There is another element to the dishonesty as well, which is the assumption that anger is to be found only on one side of the debate.  Unless they are arguing that Leave supporters are uniquely prone to anger and to expressing that anger through violence (which would be quite an admission in itself), their talk of riots and disorder ignores the possibility that the same degree of anger could end up being expressed by the other side if some of the worst scenarios arise.  What makes them think that some people’s anger at having their votes ‘stolen’ from them would be greater than other people’s anger at not being able to get medicines, losing their jobs and incomes, or losing future opportunities?  Implicit in their current approach is the idea that one sort of anger from one side in the debate has more legitimacy that any other sort of anger and is more likely to be expressed in street violence.  That latter part is in serious danger of becoming a self-fulfilling prophecy, especially when whipped up by wild talk from irresponsible politicians.
There’s another disturbing aspect to this as well.  Even supposing that Leavers’ anger is more justified than that of Remainers, and even supposing that Leavers’ anger is more likely to be expressed violently (both of which are core to the threats emanating from Downing Street), when did it become a tenet of UK politics that the politicians must do what the mob demand, when they demand it?  Yet that’s what threats of riots and disorder amount to.
Stripping aside the rhetoric, the situation in which we find ourselves is remarkably simple to understand.  A majority voted to leave but left parliament to determine the date and terms of that departure.  Parliament has so far agreed three different dates but has been utterly unable to agree the terms.  The solution to that quandary isn’t to call for riots, it is either to elect a new parliament or else to hold another vote.  The first of those looks unlikely to resolve much (a hung parliament remains far and away the likeliest outcome), but either is easily achievable.  However, both require a delay in the departure date.  The real obstacles to progress on either are an obstinate PM who refuses to contemplate any delay and a divided opposition, some of whom seem to be more concerned about which individual should become temporary PM than about resolving the issue.  That's where the anger - on both sides - should more properly be directed.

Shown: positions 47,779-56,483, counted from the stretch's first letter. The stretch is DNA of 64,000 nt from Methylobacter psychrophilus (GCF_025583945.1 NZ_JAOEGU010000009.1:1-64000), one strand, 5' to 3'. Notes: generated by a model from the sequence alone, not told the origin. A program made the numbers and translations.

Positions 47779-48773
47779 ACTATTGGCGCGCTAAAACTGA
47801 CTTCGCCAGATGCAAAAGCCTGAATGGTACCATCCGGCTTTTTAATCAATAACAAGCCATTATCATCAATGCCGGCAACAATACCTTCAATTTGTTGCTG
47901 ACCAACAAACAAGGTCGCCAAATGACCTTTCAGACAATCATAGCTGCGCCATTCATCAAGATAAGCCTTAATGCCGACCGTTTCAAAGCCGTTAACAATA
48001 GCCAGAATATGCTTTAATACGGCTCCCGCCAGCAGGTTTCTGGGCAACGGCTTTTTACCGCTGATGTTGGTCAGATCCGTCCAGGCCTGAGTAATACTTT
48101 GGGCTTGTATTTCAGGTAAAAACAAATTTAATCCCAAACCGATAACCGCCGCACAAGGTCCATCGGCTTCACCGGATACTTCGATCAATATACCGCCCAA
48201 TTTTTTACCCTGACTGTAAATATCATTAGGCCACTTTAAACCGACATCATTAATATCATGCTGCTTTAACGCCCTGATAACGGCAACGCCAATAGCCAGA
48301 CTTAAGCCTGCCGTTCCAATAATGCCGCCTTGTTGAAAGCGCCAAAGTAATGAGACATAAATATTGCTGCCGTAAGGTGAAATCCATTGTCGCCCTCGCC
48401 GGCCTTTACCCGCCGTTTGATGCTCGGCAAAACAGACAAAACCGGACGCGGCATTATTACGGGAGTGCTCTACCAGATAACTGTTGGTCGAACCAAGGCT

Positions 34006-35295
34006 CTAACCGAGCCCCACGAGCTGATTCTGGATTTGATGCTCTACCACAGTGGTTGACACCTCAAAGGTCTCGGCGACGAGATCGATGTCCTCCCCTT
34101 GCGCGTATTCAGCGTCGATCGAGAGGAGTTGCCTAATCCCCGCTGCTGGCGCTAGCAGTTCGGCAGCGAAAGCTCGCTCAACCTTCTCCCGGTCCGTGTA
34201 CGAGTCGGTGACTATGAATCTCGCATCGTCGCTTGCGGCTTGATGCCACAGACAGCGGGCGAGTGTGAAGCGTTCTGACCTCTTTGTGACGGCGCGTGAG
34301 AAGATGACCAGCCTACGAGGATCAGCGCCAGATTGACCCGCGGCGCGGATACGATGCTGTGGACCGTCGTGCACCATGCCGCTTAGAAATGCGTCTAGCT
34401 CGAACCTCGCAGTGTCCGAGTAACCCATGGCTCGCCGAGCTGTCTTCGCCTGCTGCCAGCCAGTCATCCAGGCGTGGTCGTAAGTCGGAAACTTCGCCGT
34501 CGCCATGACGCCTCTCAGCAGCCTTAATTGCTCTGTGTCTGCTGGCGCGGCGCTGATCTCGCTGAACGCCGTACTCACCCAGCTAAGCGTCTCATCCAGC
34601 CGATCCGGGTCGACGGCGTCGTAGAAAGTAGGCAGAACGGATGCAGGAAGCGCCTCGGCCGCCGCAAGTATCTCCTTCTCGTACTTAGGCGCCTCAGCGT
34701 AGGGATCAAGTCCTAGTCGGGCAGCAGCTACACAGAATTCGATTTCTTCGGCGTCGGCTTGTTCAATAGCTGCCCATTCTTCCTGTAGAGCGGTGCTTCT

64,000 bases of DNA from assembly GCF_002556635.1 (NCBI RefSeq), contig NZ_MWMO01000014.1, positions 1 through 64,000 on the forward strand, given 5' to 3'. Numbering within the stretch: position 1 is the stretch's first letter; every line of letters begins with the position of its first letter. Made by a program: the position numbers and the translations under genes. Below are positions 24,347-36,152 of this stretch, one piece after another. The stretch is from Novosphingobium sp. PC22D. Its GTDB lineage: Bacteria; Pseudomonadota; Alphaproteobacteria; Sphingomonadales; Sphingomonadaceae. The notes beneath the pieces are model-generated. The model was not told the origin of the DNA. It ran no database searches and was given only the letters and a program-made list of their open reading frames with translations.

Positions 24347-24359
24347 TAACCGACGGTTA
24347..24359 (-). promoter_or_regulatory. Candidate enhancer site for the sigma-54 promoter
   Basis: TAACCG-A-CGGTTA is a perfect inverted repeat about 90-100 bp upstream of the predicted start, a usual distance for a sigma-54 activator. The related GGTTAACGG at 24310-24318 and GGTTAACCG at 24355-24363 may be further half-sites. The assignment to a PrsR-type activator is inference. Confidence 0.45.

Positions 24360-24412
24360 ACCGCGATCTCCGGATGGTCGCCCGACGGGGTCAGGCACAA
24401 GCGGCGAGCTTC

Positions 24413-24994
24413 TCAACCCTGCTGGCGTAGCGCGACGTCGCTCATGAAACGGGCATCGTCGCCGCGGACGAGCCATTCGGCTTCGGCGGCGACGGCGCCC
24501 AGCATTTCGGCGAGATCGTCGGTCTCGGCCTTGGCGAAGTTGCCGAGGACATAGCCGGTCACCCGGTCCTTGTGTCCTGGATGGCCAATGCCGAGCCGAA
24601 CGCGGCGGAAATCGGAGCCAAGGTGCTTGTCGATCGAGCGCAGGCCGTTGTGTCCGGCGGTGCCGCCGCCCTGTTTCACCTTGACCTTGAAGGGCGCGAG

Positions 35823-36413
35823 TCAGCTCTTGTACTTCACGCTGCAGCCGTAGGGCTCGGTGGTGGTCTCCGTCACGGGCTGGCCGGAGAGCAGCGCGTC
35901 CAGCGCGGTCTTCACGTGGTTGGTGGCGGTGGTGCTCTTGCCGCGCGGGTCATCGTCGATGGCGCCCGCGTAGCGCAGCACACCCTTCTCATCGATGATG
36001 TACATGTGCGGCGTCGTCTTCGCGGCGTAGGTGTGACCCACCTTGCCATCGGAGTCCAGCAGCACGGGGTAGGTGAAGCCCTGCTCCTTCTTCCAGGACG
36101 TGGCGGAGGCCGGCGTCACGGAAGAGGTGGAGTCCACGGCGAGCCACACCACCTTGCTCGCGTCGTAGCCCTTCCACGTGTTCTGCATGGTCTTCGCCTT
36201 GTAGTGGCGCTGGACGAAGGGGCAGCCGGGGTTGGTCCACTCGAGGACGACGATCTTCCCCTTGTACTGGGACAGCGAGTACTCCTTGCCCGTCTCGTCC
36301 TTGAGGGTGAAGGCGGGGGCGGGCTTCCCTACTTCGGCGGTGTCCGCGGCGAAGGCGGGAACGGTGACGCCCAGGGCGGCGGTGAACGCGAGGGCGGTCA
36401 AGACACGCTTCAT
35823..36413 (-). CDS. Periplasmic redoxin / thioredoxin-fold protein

Friday, 27 September 2019

Unleashing the mob


It was just a few days ago that Robert Peston told us that “Senior members of the government tell me neither Boris Johnson or his senior aides led by Dominic Cummings will use his humiliation by the judges to launch an attack on a Remainer elite allegedly trying to frustrate Brexit”.  Obviously, they hadn’t actually discussed it with the PM himself – ‘attack’ hardly does justice to what followed.  In the light of the verbal onslaught which followed the judges’ decision, people (including the PM’s sister) have been queuing up to condemn his intemperate (another word which is doing a lot of work there) language. 
Many are assuming that the bluster is just what his predecessor called ‘Boris being Boris’; that like any entitled narcissist he can’t help himself or control his temper when people frustrate him.  I tend to the view that it’s actually deliberate and calculated (and I’m not alone in that view).  It’s not really about Brexit at all, and for the PM it never has been; those who are following him in pursuit of the holy grail of a pure and undiluted form of Brexit are merely what Lenin would have called ‘useful idiots’.  For Johnson, like his new bestie, Trump, it is all about himself, just with a better command of language (well, most of the time, anyway).  He doesn’t care about Brexit at all, the only thing he really cares about is winning the next election and remaining Prime Minister.  And he and his advisors have calculated that doing that only requires a vote share of around 30-35%, as long as the opposition to him remains divided.